Jason’s Queer Look is a magenta pink velvet affair consisting of a waistcoat, hot pants and a collar, and accompanied by the pair of black knee-high leather boots that once went everywhere with him on nights out. ‘This was not what I wore daily,’ Jason laughs, ‘but it was a clubbing look. I used to dress up quite a lot when I went clubbing back in the ’90s.’ And what are the pieces’ significance to him? ‘They represent my youth, really.’ Jason had always been on the peripheries of fashion, he explains – but not long after coming out, he began dating a costume designer and dressing as though it was a fancy dress party every weekend. He recalls carefully colour coordinated outfits in camouflage fabrics, tiny zip-up skirts, harnesses, feather boas and hair spiked into devil horns. ‘It opened up a whole new world to me. I just thought, “This is great. This is fantastic.” Going out and dressing up – whereas most people would only do that for Halloween or a specific occasion, we used to do it most weekends. It was quite crazy, really – but a great time.’

Jason, 47

Jason remembers a time when he wasn’t quite as free to express himself through striking get-ups and strong makeup looks, before his London-centric years spent working in a salon and clubbing in SoHo every Friday, Saturday and Sunday night. ‘In the late ’70s and early ’80s, it was very negative being one of our group. The middle-class outskirts of London, the commuter belt; it was very dry. Nothing fabulous or lively.’ Jason was the first of his peers to get any piercings; he had his eyebrow and bellybutton pierced. ‘To all my friends, that was quite shocking. That’s what drew me into London. It was just an undercurrent of feeling like you weren’t right and didn’t fit in. To go somewhere I could just be free was very liberating.’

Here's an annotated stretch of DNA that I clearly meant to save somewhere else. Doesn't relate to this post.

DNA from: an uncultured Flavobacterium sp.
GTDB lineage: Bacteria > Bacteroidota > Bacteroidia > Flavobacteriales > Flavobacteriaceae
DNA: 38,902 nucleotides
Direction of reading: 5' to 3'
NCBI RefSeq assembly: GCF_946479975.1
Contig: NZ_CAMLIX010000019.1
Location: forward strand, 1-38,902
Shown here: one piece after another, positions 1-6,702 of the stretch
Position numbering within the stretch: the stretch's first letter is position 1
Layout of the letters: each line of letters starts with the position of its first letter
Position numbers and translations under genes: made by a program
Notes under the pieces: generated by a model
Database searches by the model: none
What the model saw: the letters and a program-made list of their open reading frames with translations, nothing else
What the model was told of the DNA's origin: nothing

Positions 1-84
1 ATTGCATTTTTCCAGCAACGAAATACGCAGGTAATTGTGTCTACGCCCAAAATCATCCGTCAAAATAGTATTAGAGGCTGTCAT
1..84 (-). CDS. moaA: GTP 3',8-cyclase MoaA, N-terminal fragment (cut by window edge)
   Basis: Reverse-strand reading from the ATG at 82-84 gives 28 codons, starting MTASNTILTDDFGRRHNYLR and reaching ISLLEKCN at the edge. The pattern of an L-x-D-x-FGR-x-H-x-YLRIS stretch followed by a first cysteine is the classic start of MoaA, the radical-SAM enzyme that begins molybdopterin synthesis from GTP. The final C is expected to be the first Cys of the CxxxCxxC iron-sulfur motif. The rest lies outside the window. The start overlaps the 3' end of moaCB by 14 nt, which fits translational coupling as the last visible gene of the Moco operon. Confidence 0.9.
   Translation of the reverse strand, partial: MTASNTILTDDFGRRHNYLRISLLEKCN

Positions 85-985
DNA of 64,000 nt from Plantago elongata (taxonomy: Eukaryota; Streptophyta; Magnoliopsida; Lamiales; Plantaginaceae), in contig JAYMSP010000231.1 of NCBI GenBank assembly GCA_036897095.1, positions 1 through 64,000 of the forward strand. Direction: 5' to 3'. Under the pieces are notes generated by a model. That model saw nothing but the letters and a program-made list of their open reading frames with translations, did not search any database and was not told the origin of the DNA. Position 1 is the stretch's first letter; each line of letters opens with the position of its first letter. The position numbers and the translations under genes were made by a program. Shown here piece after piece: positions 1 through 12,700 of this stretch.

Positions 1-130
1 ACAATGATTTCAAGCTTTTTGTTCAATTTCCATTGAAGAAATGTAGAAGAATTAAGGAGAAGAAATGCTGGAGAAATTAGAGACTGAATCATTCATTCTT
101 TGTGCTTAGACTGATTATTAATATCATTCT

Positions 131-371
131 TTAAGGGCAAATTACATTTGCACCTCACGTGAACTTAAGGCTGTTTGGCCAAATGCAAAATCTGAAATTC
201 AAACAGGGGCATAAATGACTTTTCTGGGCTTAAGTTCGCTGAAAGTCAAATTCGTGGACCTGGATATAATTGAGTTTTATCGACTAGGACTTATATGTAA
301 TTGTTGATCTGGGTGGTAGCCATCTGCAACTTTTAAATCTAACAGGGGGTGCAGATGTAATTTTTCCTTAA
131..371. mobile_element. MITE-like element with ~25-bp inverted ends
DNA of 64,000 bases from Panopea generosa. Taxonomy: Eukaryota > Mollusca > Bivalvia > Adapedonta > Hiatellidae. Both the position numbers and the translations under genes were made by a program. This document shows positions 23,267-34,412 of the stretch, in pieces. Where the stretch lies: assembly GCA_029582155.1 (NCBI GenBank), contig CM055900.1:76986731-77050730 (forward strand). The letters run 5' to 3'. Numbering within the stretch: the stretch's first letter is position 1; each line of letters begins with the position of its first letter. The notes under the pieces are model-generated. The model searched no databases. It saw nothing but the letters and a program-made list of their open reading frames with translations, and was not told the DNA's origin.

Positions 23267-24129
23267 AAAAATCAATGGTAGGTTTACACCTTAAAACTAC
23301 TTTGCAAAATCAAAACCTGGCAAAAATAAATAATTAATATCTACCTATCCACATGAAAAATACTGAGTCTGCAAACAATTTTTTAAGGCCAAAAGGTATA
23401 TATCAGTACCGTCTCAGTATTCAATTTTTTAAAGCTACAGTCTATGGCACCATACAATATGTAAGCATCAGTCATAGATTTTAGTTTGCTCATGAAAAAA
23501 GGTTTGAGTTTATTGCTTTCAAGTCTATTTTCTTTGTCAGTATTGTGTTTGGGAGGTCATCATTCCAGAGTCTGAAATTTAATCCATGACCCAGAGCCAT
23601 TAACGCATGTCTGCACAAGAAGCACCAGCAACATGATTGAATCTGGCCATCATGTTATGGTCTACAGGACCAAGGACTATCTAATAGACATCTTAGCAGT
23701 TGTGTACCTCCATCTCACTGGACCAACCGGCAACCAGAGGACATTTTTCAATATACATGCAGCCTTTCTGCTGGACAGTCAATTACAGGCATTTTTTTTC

Children of the past didn’t realise the impact that a lack of freedom to self-express was having on them all, Jason feels. ‘It does have an effect on you but you don’t realise that until much later. When I look at kids nowadays I just think, “Wow.” It’s so amazing that they’re able to express themselves in the way they want to.’

Similarly, it didn’t occur to Jason until much later on in life just how daring some of his infamous ’90s ensembles really were. ‘I didn’t really think about it at the time. In hindsight you think, “Yeah, that was quite a bold look to walk down Brixton High Street in.” I would always wear a really long coat over the top of this kind of thing but occasionally the wind would catch my coat and you could see people’s faces as I was walking towards them. They’d see the boots and then my naked legs, a flash of colour.’ Even better were the summer months. ‘Sometimes I’d just stroll out of the club looking as I was and almost stop traffic. Brixton High Road, buses screeching to a halt as I cross the road with my sunglasses on and a cigarette.’

Moving to Brighton from London 19 years ago, Jason was pleasantly surprised to discover a less cliquey, ‘ghettoised’ approach to nightlife. ‘I remember friends of mine initially coming down from London and saying “What gay bars and clubs are we going to?” and I thought “Well, actually, Brighton’s very mixed.” I’ve never felt the need to go to gay bars and clubs down here. They’d struggle to get their heads around it and say “Is this not a gay pub?” and I’d have to say “No, but there’s gays over there. It’s just a pub with people in.” It’s allowed me to continue being who I am and not feel threatened. We are very lucky to be living here.’


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